Communication is something that we do every day. New decisions are made or some new request is brought up and you do your best to get the information out to your team. When you are in so many meetings, leading a project and a team it becomes a challenge every single day. How can you get the information out the fastest? It may be in the form of an email, text, instant message, voicemail or if you are lucky, a real conversation. Is it any wonder that things can be misunderstood, never received or the communication never actually happens?
Here are some examples of one type of communication issue:
- Sally has already figured out that she wants to change her career. When she tells her co-worker John that she is going to do that, he is caught a little off guard. Not because she is doing it, but because she hasn’t mentioned it before. When he asks her questions about why she is doing it, she gets defensive and feels like he isn’t supporting her decision.
- Jordan is presenting information about a problem that is occurring on a project that she is leading. She brings in Jack to explain the technical solution he has found to solve the problem. He is asked questions about how he reached this solution and is he sure it will work? He begins to get frustrated with all the questions and starts to get defensive.
These are two examples of what I used to call “bringing the other person along for the journey” to my team. It is sometimes hard to remember that the other person hasn’t been in all of the conversations (some of which may only occur in your own head) so they are asking questions. Step back and think about what you have communicated. Put yourself in their position to understand why they may be asking you questions. Don’t get defensive about it and assume that they don’t support you. Do you need to step back and share how you came to that decision? Do you need to share the journey you went through that led you to that decision? It may take a little more time to step back and review, but it will eliminate frustration and defensiveness on both sides. Communicating effectively with very little time is a big challenge. Looking for the signs of multiple questions, frustration and your own defensiveness can help you see where you can step back and review so everyone is on the same page.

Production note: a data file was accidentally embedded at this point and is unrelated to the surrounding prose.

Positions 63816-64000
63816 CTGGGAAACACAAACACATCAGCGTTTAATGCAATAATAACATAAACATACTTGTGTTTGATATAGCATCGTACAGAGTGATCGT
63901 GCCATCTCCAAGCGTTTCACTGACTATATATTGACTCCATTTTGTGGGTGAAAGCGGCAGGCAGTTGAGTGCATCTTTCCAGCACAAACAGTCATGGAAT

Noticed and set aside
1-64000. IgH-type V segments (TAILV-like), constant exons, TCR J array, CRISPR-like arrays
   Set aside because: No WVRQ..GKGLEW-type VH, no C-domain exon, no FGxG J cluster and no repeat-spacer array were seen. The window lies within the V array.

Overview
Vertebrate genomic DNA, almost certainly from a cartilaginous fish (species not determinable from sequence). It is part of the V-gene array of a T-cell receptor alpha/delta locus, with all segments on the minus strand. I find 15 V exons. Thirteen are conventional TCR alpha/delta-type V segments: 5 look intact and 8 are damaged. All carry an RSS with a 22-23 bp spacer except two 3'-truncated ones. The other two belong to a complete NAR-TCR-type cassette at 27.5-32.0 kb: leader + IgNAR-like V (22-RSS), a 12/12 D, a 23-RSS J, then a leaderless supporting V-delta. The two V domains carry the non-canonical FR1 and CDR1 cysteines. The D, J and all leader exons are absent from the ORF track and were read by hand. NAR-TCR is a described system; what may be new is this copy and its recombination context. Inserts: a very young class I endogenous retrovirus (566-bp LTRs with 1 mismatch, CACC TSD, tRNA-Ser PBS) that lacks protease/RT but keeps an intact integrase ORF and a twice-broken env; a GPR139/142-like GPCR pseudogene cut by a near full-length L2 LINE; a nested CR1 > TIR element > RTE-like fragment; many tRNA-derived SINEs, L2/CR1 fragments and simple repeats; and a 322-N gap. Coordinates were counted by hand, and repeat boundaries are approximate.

Announcement on the ReVISION Program: We have had a great response to the program! Thank you to all who have expressed interest! We have been asked if we could offer it at different times to allow everyone the opportunity to be a part of it.
In order to do that we are moving the start date to February 20th where sessions will be available at Noon (CST) and 7:00pm (CST).
We will also offer an 8:00am on February 21st.
If you haven’t heard about the program yet or would like more information, you can click on this link!